Reperfusion hemorrhage following PCI – quantification with T2* imaging and impact on area at risk assessment
Journal of Cardiovascular Magnetic Resonancevolume 11, Article number: O32 (2009)
Occlusion of a coronary artery leads to myocardial tissue edema in the vascular bed downstream of the vessel. The extent of hyperintense edema on T2-weighted images allows the area at risk (AAR) from ischemic injury to be retrospectively determined. However, reperfusion of severely ischemic myocardium also leads to interstitial hemorrhage and this may be an important marker for irreversible microvascular damage.
We assessed the feasibility of using T2* mapping to quantify regions of myocardial hemorrhage following percutaneous primary coronary intervention (PPCI) for acute myocardial infarction. We also hypothesized that myocardial hemorrhage would lead to an underestimate of the AAR on T2-weighted imaging using conventional signal threshold criteria.
Fifteen patients who had recently undergone PPCI within the previous 7 days were imaged. Left ventricular function was assessed with conventional cine sequences. Myocardial edema was imaged with a T2-weighted STIR sequence. Myocardial haemorrhage was imaged with a black-blood multiecho T2* sequence using navigator respiratory-gating. Microvascular obstruction (MVO) and late enhancement were imaged at 1 minute and 15 minute delays respectively using a 3 dimensional inversion-recovery sequence.
The area of myocardial edema on the T2 STIR images was measured with a boundary detection tool. This was compared to a conventional signal intensity threshold method using 2, 3 and 5 standard deviations (sd) above the mean of remote normal myocardium. A salvage index was calculated as the proportion of the AAR that did not show late enhancement. T2*-mapping of the left ventricle was performed using a threshold of 20 ms to define the presence of hemorrhage.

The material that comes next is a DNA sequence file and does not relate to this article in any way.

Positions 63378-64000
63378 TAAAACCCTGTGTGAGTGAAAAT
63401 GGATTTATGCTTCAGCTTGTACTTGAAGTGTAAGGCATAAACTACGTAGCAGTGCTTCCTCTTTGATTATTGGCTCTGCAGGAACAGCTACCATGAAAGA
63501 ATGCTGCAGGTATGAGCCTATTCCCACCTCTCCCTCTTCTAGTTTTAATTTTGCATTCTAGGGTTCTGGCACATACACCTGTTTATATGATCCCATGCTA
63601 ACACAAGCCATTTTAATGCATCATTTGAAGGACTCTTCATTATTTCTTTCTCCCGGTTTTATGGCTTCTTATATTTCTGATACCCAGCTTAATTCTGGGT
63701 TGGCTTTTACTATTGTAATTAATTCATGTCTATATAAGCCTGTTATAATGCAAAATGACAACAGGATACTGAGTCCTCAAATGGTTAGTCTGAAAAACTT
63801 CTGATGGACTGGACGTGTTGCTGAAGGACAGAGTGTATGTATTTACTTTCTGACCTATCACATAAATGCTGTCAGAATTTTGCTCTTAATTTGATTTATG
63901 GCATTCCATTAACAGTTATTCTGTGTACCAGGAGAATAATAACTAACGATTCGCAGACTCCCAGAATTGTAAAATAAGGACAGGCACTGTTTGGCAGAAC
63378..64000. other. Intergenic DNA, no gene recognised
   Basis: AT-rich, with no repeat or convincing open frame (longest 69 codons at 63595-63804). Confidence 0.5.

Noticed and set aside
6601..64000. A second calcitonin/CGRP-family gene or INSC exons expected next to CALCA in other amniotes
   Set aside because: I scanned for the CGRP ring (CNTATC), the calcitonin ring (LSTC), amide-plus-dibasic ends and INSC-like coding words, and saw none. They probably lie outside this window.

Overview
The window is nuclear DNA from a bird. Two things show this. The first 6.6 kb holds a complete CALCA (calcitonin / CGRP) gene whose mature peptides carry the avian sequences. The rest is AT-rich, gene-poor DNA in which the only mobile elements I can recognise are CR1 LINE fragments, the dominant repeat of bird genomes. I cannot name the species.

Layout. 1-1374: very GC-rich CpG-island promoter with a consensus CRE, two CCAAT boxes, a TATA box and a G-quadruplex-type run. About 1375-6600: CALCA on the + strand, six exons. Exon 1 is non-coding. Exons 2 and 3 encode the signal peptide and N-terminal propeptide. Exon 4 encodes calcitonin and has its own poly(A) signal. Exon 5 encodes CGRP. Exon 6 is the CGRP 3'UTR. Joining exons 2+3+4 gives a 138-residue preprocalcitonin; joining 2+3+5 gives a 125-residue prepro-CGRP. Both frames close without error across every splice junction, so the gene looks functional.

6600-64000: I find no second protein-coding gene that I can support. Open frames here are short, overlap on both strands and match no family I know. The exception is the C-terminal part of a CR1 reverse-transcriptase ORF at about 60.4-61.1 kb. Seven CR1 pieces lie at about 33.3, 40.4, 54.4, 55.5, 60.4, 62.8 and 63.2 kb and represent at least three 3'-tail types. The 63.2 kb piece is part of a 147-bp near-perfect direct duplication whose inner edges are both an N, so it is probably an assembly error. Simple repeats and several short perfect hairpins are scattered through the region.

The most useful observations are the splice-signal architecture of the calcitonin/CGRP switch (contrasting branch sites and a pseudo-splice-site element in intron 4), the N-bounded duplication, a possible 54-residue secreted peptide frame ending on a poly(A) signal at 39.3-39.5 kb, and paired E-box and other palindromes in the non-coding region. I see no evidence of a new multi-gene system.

The mean area of hemorrhage was 5.0% at the level of the infarct. There was a close correlation between hemorrhage and the MVO (r2 = 0.75, p < 0.01) and infarct volumes (r2 = 0.76, p < 0.01) (Figure 1). When ≥ 5% hemorrhage is present the AAR was underestimated by 50% at a 5 standard deviation threshold compared to a boundary detection tool (21.8% vs 44.0%, p < 0.05) (Figure 2). Estimation of myocardial salvage at 3 sd and 5 sd signal thresholds becomes unreliable in hemorrhagic infarcts as the apparent AAR becomes smaller than the actual infarct size.
Our findings demonstrate the feasibility of using T2* mapping to quantify myocardial hemorrhage following infarct reperfusion. Hemorrhage is frequently observed and is associated with large infarcts where MVO is present and is an indicator of poor myocardial salvage. Hemorrhage in the core of the infarct causes signal loss on T2-weighted imaging and boundary-detection is required to reliably assess the AAR.
Studies using CMR to determine the AAR and myocardial salvage should use boundary detection methods for quantification as arbitrary signal thresholds are unreliable when hemorrhage is present. Post-reperfusion hemorrhage can be assessed with T2*-mapping and may provide an imaging marker of poor myocardial salvage.